To quote the Wall Street Journal:

What about monetization? He laughed, then said, “I think of our users”, clearly avoiding more obvious Twitter territory. “I think of how people are using it, and how, based on that usage, we can build something that will sustain the company.”

Mr. Dorsey kept free-associating. “How does the network itself generate value? And what can you put on top of that to extend the network and make it an even better network”, he added. “monetization to me is just a way to sustain, and that’s the first thing I think of.”

Money, you see is just a way to sustain something. It shouldn’t be the end-goal of business, and it’s that point that fundamentally irritates me about capitalism. That being the whole focus on it being about returns on capital – not returns on humanity.

Twitter’s other co-founder and the current CEO clearly drinks the same water. As Evan Williams said several months ago:
Twitter / Evan Williams: There are basically two types of businesspeople: Those who see money as the ends and those who see money as the means

The entire premise of economics is to study how peoples needs and wants can be catered for, in the context of scarcity in resources. The implication of this, is that by satisfying our wants and needs, we are happy and by happy we have better living standards. Economics is meant to be about increasing our living standards. Yet we are so caught up on the measures that simplify our world as “earn more money, spend more, get rich and therefore you get happier”. We’ve let the economists bastardise our world in order to make their paper models work. And it’s created a consumerist society where value is placed on material goods, which may boost GDP but not necessarily happiness.

My friend and former colleague Charlie Perry, a Chartered Accountant and philosophy major at university, thinks the same thing. He recently proposed abandoning profit as a measure going forward and wrote a manifesto that had me say “yes!”. I introduced him to a book that after years of thinking about these issues, was finally articulated in a brilliant book by Clive Hamilton called “Growth Fetish“. And he now blogs regularly, with his evolving thoughts. As he says in his new about page (version 2):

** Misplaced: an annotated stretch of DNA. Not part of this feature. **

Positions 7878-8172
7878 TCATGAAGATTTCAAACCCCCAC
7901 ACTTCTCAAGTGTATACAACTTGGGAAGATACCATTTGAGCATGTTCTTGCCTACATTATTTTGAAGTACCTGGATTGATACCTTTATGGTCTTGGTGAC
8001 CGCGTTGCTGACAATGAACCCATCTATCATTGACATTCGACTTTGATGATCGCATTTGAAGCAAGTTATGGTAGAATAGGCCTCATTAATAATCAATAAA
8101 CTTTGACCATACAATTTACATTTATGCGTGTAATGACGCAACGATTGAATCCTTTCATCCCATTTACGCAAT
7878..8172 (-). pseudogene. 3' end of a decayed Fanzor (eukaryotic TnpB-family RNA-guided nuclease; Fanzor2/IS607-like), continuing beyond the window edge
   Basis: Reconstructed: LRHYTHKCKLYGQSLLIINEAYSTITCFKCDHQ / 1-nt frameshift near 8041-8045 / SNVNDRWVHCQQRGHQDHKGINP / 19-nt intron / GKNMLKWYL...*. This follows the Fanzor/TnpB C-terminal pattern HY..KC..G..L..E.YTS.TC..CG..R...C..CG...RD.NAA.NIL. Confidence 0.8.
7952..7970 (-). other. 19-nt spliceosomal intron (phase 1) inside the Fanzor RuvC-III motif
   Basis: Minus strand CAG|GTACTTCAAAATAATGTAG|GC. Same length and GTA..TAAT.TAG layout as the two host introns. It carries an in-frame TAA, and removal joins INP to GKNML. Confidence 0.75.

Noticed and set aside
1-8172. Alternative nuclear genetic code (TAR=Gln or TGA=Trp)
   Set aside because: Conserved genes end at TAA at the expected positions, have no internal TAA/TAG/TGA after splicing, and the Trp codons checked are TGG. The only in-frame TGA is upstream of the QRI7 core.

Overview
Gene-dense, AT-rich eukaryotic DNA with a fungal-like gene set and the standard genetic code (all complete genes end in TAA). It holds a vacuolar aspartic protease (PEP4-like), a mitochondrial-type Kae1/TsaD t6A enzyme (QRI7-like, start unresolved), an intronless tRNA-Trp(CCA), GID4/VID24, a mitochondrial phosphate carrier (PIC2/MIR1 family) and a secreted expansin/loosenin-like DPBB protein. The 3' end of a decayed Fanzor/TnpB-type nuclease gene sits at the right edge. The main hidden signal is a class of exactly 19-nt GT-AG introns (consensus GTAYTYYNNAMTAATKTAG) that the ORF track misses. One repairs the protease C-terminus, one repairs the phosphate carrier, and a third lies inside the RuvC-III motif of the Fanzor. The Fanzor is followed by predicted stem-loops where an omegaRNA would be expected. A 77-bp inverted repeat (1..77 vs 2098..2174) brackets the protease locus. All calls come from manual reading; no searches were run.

I’m interested in mutualism. I think it’s the fabled third way.

In September 2009 I thought I’d invented mutualism and wrote down all my thoughts here.

Subsequently I’ve found that there is a long history of thinking around mutualism.

I think the time’s come to champion this economic theory as an alternative to the pointless to-and-fro of left-right politics. It’s time to end the sham of the liberal capitalist democracy. There’s a better way, a happier way.

We don’t need to capitalise or socialise; we need to mutualise. Let’s work together.

Don’t get me wrong – winning at the game of capitalism is awesome – making money out of air is great for the minority that have done it. But it’s an uneven distribution of the world’s wealth and it distorts the operation of our society. The Global Financial Crisis just proved this system is a joke, though I don’t think anyone has the answers. But I’m not giving up on this – I want more “yes!” moments to the point where we can evolve our society to its potential. What I do know is that it’s a mistake to make it the main way to measure our society.

I’m not advocating we abolish capitalism: far from it actually. It has some very useful concepts that can be incorporated into a new model. But just like trade unionism, too much can be a bad thing for a society (as can too little as well). While I still have issue with the way companies measure progress, I think that’s a harder problem to fix. But where we can start, is by getting our governments to change the way they view society. Wealth is currently defined by the amount people spend every year. We’ve used that for a few centuries now, and although it was a good attempt, it’s not right. There is more to wealth than proving we have capacity to acquired goods and services. And in this 21st century, things have changed too much to frame the world in a lens that was created hundreds of years ago.

So if that’s not the right answer, what is? Well let’s work backwards and think deeper about this. Let’s start with the assumption that we want everyone to be happy within themselves, not rich in material goods where we assume that is what generates happiness. If we do that, then we will have made one giant leap forward.